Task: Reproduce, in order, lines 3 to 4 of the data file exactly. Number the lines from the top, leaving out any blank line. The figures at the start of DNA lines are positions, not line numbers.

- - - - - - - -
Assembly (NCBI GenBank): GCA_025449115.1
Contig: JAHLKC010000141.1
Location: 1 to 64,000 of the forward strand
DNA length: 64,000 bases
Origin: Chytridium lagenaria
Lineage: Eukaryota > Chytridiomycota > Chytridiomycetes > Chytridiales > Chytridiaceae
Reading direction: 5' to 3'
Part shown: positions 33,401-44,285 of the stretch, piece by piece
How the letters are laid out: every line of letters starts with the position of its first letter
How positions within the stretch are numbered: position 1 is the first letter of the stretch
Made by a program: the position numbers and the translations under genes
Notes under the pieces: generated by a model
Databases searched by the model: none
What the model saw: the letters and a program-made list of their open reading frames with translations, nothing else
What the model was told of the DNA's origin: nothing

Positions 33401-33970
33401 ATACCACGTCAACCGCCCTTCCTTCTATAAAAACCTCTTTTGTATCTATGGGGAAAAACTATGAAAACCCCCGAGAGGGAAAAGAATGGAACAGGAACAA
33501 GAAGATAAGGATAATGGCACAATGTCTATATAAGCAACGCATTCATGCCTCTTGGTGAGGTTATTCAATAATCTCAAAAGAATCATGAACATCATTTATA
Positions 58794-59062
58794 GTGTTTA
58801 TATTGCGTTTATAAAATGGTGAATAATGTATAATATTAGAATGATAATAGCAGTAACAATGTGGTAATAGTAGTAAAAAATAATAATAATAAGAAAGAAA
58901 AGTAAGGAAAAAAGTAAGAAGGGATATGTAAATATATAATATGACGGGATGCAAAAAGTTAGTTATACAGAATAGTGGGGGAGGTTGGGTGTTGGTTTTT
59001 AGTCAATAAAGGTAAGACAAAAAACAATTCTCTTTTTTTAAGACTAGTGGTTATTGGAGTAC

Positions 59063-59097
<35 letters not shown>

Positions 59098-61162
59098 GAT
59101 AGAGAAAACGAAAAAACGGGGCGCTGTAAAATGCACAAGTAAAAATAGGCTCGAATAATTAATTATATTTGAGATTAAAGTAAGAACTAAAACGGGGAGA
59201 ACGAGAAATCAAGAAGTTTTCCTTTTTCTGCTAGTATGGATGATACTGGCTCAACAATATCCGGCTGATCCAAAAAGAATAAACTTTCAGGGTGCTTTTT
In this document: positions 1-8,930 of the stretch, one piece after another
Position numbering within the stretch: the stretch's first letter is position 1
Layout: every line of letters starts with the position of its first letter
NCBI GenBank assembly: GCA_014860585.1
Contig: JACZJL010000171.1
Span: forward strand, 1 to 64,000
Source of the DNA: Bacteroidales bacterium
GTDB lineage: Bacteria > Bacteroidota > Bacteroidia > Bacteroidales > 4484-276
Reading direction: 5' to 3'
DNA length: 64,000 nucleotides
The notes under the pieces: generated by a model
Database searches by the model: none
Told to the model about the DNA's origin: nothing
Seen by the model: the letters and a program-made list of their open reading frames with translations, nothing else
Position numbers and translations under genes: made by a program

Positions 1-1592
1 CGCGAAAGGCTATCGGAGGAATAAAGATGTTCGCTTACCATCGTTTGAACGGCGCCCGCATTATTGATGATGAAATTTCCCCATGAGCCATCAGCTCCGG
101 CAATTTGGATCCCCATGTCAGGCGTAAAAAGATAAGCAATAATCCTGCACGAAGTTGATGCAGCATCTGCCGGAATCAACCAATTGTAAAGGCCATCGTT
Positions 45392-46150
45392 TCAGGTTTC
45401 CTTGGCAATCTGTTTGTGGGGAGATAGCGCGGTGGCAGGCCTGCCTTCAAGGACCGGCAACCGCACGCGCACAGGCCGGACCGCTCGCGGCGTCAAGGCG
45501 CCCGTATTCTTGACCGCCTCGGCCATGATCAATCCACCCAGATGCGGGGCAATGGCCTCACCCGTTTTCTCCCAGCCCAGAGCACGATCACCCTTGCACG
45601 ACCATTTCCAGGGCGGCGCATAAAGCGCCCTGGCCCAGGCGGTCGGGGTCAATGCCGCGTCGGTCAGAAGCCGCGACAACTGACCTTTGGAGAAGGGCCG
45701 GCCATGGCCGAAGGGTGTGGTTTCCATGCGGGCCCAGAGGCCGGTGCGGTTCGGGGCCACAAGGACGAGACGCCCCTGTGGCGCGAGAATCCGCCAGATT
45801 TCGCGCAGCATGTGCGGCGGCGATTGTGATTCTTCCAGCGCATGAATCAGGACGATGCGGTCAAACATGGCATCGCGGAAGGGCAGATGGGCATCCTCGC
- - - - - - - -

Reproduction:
Location: 1 to 64,000 of the forward strand
DNA length: 64,000 bases